Tracing the emergence of far right discourse in the UK mainstream

Lead Research Organisation: University of Bath
Department Name: Politics, Languages and Int Studies


The aim of my research is to provide a comprehensive analysis of how the language of the far right has emerged in mainstream discourse in the UK since 1990. Far right political parties have recently experienced a growth in support throughout Europe. This growth has received increasing attention in academic literature, and researchers have pointed to the "normalization" of far right ideologies by the "mainstream" as both a cause and consequence of their increasing popularity. Many have found a causal relationship between the success of these parties and the shifting of mainstream parties' policy positions towards the far right, particularly on issues such as multiculturalism and immigration. However, little attention has been paid to how these changes have occurred over time and how they relate to society's shifting notions of acceptability and normality. The way that political ideas are discussed - the frames, vocabulary and rhetoric used - is a significant source of information in understanding the increasing salience of far right ideologies. Despite this, a systematic review of the effect of the far right on mainstream discourse has not yet been conducted. A historical analysis of political discourse news media is particularly urgent, given its power to shape public conversation and public policy.
This project will answer the following research questions:
1. What are the discursive characteristics of the far right in the UK?
2. What has been the cumulative effect of the far right on mainstream political discourse? Are British politicians and journalists talking about far right ideas in a different way than they were in 1990 and if so, how did these changes progress?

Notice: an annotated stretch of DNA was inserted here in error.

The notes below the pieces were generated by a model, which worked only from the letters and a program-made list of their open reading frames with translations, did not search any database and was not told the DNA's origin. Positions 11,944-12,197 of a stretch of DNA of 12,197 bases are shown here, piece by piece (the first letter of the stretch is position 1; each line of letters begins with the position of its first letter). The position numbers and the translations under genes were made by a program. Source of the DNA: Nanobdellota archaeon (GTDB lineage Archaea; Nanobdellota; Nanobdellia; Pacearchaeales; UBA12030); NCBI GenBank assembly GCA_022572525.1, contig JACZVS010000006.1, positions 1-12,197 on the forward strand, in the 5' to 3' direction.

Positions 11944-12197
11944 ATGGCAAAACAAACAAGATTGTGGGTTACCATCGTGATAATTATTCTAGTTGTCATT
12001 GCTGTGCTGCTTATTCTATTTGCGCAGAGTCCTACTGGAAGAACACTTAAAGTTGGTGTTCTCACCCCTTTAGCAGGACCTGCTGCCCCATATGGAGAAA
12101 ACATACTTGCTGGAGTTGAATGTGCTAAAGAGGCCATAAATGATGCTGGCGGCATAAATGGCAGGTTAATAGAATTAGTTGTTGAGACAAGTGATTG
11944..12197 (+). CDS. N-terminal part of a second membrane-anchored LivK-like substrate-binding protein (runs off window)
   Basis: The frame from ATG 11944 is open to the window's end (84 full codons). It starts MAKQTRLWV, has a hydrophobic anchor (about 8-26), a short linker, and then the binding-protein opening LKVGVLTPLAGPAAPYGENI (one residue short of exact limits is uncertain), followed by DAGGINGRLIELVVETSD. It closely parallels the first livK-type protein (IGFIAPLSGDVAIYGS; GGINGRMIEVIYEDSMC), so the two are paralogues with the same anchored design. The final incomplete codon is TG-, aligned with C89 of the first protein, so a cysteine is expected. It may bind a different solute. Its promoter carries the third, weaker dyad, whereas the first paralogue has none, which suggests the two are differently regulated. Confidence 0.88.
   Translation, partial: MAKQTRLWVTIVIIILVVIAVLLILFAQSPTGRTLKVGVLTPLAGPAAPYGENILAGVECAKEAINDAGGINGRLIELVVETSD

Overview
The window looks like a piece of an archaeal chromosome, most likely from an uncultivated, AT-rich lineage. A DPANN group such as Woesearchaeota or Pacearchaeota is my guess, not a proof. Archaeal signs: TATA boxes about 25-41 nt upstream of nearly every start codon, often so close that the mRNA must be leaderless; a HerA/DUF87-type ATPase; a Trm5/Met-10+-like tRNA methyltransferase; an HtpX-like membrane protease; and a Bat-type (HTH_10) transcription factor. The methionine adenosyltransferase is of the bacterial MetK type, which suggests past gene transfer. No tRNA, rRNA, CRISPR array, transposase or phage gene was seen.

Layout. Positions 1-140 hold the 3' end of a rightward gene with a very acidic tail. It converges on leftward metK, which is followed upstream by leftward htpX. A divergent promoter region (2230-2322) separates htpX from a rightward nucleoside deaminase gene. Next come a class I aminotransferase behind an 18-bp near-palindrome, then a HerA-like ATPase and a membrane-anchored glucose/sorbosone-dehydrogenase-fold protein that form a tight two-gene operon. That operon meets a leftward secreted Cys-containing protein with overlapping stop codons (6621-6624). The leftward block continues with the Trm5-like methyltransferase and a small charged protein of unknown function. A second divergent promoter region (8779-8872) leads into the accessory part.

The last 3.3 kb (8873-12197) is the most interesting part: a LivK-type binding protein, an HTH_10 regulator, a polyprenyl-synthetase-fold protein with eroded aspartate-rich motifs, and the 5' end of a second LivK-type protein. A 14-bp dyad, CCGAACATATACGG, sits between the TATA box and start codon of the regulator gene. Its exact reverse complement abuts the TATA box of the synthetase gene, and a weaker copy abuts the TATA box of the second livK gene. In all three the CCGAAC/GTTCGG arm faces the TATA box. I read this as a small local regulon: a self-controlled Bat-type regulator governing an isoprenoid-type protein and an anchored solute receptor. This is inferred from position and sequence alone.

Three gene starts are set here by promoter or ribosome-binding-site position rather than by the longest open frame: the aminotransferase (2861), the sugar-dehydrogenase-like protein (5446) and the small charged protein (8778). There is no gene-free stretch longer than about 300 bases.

The primary methodology will be a corpus-informed critical discourse analysis (CDA) applied to existing databases (corpora) of British newspapers and political speeches. Corpus-informed CDA is a triangulation of techniques from corpus linguistics (CL) - the quantitative analysis of large collections of machine-readable text - and CDA - the interdisciplinary study of language use in its social context. This methodology involves a recursive sequence of CL techniques, analysing keyword frequency and dispersion to establish key topics, followed by a critical analysis of a smaller set of representative texts. This can uncover patterns in linguistic data and reveal incremental shifts in language which would be imperceptible to everyday readers and to academics analysing only a small number of texts.

This research will extend the scope of far-right studies by establishing the importance of language in the normalization process, going beyond marginal movements to focus on mainstream society and providing new insight into the power of media to shape political thought and action. This project will illuminate the importance of language awareness, and a key priority will be to engage journalists, policy-makers, charities and think tanks in establishing collaborative research aims from the outset and to provide practical recommendations with regards to language use in public communications and policies. The research will thereby allow these stakeholders to assess the impact of their rhetorical choices at a moment when the utilization of far-right discourse might unintentionally accelerate their normalization.


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Studentship Projects

Project Reference Relationship Related To Start End Student Name
ES/P000630/1 01/10/2017 30/09/2027
2229501 Studentship ES/P000630/1 30/09/2019 29/09/2023 Florence Bremner